Members of Uganda's parliament have reignited the push for the reintroduction and passing of the anti-homosexual Bill, with calls to pass it as a Christmas gift for the people of Uganda.
Raising a point of national importance, Kawempe North representative Latif Ssebagala — who described himself as a chief mobiliser of MPs who cherish Ugandan values, norms and religious beliefs — said the legislators were ready to pass the Bill before the House adjourns for Christmas.
He challenged the Speaker to explain to the House the status of the Bill and what had become of the committee that was set up to harmonise its contents.
“What can we do to restart the Bill so that we assure our people that we have never backtracked? I have 256 signatures and I have kept them long enough. I want to lay them on (the) table so that they become (the) property of this Parliament,” Mr Ssebagala said.
“The ultimate problem is for us to go (on) recess without handling this Bill. It is us MPs who did not do our work. Since we are nearing Christmas and the New Year, we can as well give it as a gift to the people,” he said.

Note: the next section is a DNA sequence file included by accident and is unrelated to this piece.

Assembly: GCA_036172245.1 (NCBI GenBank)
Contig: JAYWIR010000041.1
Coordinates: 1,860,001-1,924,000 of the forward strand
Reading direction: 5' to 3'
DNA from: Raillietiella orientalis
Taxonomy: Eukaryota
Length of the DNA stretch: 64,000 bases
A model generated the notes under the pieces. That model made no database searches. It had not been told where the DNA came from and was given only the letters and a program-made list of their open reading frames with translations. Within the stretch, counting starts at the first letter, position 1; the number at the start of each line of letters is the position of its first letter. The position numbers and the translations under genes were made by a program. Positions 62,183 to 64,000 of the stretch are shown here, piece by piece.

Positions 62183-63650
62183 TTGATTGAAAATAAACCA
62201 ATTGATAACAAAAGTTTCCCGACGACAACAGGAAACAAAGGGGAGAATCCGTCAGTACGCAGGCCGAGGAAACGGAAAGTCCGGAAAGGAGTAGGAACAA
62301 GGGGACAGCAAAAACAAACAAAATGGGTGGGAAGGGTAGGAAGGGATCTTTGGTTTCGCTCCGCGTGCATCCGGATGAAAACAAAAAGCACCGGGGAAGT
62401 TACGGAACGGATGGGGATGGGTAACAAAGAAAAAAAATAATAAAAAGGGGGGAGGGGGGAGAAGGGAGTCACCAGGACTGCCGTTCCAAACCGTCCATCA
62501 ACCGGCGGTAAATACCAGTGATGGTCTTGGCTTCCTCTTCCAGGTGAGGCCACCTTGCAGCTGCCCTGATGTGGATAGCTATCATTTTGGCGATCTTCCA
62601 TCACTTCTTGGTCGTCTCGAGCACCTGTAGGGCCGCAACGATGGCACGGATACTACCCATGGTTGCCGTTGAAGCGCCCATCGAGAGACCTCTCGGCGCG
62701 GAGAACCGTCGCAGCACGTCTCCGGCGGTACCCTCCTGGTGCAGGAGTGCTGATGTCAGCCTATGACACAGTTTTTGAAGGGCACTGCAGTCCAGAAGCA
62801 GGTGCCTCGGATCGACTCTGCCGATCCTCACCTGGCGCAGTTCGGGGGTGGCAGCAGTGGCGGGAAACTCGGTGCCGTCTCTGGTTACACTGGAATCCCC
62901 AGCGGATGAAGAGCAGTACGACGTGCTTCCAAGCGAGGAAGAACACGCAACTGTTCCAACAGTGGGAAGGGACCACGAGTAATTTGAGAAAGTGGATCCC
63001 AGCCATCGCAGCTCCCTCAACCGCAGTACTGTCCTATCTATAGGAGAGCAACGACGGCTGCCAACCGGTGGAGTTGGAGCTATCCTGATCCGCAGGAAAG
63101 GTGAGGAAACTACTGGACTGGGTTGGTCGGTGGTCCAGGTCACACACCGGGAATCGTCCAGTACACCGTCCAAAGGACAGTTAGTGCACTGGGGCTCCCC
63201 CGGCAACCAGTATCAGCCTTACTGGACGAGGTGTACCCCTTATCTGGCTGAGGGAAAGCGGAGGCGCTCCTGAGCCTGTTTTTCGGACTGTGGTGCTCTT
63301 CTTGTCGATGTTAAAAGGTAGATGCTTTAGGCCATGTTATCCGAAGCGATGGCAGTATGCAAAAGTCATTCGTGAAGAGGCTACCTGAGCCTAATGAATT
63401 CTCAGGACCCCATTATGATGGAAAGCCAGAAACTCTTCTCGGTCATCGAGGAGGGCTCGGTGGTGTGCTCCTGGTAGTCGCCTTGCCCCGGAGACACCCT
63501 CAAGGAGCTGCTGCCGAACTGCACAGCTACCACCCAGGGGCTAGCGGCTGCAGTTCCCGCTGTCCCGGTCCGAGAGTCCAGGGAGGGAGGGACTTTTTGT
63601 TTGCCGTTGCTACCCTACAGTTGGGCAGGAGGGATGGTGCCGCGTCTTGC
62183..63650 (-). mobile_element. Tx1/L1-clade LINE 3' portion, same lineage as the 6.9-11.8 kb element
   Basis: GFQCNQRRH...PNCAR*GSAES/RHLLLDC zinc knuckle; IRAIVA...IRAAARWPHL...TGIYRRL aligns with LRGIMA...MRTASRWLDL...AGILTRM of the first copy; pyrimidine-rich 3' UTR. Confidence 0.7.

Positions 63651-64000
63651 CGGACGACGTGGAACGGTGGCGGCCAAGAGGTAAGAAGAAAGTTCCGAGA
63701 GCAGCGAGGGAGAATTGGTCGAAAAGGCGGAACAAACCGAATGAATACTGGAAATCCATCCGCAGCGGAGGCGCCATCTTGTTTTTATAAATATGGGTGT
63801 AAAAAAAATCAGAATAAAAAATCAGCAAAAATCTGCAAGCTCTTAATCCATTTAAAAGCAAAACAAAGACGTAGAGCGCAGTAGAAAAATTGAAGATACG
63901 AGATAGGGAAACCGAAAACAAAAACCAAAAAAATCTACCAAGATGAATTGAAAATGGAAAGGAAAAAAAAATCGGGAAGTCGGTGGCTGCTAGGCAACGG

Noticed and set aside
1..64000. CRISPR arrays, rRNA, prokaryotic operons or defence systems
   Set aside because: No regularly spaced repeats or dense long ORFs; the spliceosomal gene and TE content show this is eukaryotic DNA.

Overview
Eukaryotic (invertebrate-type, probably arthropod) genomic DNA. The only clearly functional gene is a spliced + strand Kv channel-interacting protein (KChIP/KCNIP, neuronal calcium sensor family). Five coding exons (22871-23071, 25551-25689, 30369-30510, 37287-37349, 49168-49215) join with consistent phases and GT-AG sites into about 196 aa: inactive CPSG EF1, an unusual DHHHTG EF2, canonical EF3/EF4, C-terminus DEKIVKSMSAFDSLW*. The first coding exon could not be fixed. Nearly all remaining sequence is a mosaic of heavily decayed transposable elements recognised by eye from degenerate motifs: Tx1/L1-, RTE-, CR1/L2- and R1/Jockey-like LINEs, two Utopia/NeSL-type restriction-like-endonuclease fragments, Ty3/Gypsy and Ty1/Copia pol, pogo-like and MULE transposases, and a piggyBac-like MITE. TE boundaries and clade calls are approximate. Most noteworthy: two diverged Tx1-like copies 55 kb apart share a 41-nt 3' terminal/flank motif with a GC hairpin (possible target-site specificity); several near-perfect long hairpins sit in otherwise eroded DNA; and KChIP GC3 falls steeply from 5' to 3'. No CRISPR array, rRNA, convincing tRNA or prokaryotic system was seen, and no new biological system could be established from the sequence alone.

The number of signatures shot to 261 after five lawmakers requested the Speaker to allow them to sign from the clerk's table in the House because “they were away when the signature book was being passed around”.
ABOUT NEW BILL
In contrast to the nullified Act, the new draft Bill, a copy of which the Daily Monitor has seen, avoids any explicit references to homosexuality, but seems to co-opt sections of the Penal Code, which prescribes, among others, a life sentence for “unnatural sexual practices”.
Unnatural sexual practices are defined in the Bill as sexual acts between persons of the same sex, or with or between transsexual persons, a sexual act with an animal and anal sex.
The proposed legislation also expands the definition of “promotion of unnatural sexual practices” and proposes a prison sentence of up to seven years for the promotion of homosexuality.